Three buddies wake up from a bachelor party in Las Vegas, with no memory of the previous night and the bachelor missing. They make their way around the city in order to find their friend before his wedding.
A shy student trying to reach his family in Ohio, a gun-toting tough guy trying to find the last Twinkie, and a pair of sisters trying to get to an amusement park join forces to travel across a zombie-filled America.
Seth and Evan are best friends, inseparable, navigating the last weeks of high school. Usually shunned by the popular kids, Seth and Evan luck into an invitation to a party, and spend a long day, with the help of their nerdy friend Fogell, trying to score enough alcohol to lubricate the party and inebriate two girls, Jules and Becca, so they can kick-start their sex lives and go off to college with a summer full of experience and new skills. Their quest is complicated by Fogell's falling in with two inept cops who both slow and assist the plan. If they do get the liquor to the party, what then? Is sex the only rite of passage at hand? Written by
According to the DVD commentary, the night that Evan (Michael Cera) describes to Becca early in the movie is "beat by beat" what Seth Rogen, Evan Goldberg, and their friend Sam Fogell did when they were in high school. See more »
When Fogell grabs the bags from the cop car they are full. When he runs the bags are clearly empty. Then later on when the bum grabs the bottle they are full again. See more »
Hey, man, I was doing some research for next year and I think I figured out which website I wanna subscribe to. The Vag-Tastic Voyage.
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During the end credits, Seth's compulsive drawings appear in better detail. See more »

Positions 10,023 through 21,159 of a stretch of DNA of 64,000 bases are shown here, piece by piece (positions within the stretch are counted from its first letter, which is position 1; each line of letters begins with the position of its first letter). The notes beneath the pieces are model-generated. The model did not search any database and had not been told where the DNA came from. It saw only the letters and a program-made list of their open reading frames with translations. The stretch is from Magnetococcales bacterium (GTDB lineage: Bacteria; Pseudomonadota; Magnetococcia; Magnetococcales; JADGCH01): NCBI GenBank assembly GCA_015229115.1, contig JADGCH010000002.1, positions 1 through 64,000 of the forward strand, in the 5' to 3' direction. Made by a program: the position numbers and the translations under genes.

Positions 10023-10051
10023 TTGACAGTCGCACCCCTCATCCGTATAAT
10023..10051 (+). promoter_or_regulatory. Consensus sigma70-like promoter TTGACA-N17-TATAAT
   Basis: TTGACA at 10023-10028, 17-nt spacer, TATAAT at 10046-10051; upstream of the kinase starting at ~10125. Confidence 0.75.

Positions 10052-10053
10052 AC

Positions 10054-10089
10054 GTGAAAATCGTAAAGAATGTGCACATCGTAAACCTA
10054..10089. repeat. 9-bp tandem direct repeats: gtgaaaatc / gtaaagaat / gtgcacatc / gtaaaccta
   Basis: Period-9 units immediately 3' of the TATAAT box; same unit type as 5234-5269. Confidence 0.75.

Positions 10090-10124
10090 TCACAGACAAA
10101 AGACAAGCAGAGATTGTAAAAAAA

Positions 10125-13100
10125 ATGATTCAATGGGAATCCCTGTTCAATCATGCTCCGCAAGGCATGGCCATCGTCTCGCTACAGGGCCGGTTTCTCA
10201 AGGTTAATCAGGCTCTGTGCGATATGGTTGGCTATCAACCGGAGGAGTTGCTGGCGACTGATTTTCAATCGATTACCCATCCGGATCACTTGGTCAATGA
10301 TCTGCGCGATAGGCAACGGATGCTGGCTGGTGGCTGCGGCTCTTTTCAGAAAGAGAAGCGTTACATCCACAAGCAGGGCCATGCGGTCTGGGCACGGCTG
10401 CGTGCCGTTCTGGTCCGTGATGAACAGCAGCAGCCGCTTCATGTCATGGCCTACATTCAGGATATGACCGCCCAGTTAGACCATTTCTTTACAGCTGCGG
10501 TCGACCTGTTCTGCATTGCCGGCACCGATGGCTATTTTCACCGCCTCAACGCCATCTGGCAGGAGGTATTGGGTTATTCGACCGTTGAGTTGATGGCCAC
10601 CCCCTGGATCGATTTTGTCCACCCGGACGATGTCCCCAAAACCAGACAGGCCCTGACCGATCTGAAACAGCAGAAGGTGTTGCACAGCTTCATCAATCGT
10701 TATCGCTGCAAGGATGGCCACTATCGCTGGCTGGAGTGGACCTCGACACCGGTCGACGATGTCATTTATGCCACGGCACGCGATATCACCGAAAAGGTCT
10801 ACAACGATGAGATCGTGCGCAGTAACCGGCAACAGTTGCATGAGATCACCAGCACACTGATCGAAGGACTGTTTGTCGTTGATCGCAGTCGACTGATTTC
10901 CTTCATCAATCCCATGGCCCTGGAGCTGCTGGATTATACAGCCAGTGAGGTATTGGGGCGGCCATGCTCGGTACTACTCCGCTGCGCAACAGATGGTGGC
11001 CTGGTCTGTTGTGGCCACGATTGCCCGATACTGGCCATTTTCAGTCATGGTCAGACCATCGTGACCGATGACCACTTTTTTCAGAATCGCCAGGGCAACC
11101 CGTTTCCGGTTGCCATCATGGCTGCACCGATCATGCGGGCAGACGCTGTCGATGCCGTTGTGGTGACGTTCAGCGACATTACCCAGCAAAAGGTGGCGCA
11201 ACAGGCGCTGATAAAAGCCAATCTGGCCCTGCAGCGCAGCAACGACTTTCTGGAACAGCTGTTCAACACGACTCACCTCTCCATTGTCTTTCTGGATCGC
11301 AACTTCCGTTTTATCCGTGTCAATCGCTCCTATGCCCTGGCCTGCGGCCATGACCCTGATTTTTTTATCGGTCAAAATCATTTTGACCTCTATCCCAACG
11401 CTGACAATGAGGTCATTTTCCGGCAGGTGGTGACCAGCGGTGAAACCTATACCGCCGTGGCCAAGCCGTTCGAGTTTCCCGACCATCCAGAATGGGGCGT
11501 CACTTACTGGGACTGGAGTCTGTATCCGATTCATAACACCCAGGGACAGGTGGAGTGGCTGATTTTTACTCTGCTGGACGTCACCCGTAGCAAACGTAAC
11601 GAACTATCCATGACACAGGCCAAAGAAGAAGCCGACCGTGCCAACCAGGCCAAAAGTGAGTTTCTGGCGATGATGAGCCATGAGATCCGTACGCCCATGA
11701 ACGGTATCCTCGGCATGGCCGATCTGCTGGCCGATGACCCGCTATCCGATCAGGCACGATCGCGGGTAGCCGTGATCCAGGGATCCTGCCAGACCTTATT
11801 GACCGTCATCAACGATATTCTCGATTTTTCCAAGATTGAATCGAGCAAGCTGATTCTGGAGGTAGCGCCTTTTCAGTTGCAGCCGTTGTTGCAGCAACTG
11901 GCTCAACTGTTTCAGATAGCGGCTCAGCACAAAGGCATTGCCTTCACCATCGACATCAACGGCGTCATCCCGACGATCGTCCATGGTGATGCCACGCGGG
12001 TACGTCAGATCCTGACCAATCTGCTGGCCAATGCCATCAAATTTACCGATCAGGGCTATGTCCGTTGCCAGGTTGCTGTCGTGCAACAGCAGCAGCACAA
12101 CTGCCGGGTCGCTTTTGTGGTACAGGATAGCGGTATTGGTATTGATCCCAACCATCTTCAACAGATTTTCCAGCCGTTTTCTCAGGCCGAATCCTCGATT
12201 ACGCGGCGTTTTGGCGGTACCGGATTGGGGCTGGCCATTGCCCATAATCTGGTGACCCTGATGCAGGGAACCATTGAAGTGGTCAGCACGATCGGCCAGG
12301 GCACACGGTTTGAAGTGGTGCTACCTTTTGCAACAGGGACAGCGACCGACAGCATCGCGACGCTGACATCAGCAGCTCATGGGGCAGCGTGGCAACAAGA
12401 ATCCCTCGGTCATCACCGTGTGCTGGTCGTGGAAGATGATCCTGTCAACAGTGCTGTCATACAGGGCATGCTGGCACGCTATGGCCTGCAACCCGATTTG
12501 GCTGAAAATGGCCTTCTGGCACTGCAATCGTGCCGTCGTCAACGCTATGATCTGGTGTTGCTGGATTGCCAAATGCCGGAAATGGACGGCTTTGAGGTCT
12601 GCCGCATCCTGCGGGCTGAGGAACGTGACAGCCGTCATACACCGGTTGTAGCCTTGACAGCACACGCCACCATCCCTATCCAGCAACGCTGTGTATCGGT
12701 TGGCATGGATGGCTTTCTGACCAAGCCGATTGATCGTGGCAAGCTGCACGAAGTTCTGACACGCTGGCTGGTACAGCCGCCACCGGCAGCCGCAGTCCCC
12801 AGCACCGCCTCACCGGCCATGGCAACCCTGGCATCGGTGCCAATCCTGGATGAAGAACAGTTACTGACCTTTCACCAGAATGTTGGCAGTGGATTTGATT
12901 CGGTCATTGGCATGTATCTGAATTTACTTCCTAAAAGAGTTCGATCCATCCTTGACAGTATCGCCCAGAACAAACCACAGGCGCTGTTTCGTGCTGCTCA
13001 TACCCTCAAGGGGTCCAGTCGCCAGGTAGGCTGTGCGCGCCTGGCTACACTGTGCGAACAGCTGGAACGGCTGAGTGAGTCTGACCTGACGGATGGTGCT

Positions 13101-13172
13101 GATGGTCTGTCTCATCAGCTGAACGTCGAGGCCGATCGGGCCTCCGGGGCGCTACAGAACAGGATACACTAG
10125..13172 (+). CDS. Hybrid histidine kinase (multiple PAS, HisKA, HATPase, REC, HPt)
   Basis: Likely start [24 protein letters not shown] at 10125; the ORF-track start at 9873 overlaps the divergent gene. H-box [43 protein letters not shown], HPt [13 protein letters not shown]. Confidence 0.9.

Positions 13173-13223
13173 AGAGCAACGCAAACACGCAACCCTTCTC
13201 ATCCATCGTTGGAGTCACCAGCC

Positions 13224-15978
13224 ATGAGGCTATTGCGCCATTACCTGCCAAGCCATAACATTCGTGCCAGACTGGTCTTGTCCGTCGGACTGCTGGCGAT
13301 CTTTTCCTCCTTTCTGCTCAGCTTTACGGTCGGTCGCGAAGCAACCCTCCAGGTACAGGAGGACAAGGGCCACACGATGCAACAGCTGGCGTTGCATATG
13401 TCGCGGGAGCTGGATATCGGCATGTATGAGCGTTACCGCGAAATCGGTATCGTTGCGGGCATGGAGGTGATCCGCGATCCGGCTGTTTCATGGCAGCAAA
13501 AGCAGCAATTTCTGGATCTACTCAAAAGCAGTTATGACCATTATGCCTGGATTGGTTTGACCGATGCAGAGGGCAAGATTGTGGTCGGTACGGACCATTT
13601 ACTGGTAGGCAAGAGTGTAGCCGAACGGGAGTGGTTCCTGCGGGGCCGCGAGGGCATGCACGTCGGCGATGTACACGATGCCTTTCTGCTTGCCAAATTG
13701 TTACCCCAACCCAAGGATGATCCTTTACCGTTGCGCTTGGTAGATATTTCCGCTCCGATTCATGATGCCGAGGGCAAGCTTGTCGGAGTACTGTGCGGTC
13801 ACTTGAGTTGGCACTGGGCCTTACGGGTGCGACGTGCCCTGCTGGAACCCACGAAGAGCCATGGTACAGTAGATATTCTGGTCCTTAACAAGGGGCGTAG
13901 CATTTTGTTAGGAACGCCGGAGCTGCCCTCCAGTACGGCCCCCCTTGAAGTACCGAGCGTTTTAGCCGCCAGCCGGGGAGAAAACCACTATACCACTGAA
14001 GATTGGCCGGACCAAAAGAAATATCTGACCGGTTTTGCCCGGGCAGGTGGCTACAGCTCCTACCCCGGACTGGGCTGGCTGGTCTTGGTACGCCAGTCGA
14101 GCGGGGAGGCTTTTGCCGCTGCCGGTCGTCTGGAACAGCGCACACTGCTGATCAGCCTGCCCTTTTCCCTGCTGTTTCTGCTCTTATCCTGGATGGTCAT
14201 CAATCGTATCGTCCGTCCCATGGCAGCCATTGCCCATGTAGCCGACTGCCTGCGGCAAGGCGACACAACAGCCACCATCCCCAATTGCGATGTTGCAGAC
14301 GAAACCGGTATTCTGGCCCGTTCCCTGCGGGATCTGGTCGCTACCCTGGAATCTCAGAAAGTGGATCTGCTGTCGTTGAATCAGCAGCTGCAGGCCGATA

Excellent, hilarious teen movie with likable characters, for a change.
Superbad is a teen movie. It also will draw comparisons to American Pie, in it's "losers try to get laid" themes, and occasional gross-out comedy. But the comparison is unfair - Superbad is a funnier, more subversive and more importantly genuine movie than American Pie or any of it's awful sequels were. The three central characters have a believable, likable relationship, that the film takes time to establish. Cera, Hill (who deserves special praise, for turning what could have been a really unlikeable character into a sweet, if loud-mouthed and crass, teenager) and Mintz-Plasse bounce of each other perfectly. The movie creates some funny situations, and more importantly, hilarious dialogue throughout. Aside from one comedic misfire - an overly long (and poorly judged) gross out sight gag involving a pair of trousers and a dance - Superbad had me laughing constantly. It's sweet, it's funny as hell, and it's established a load of new talent.
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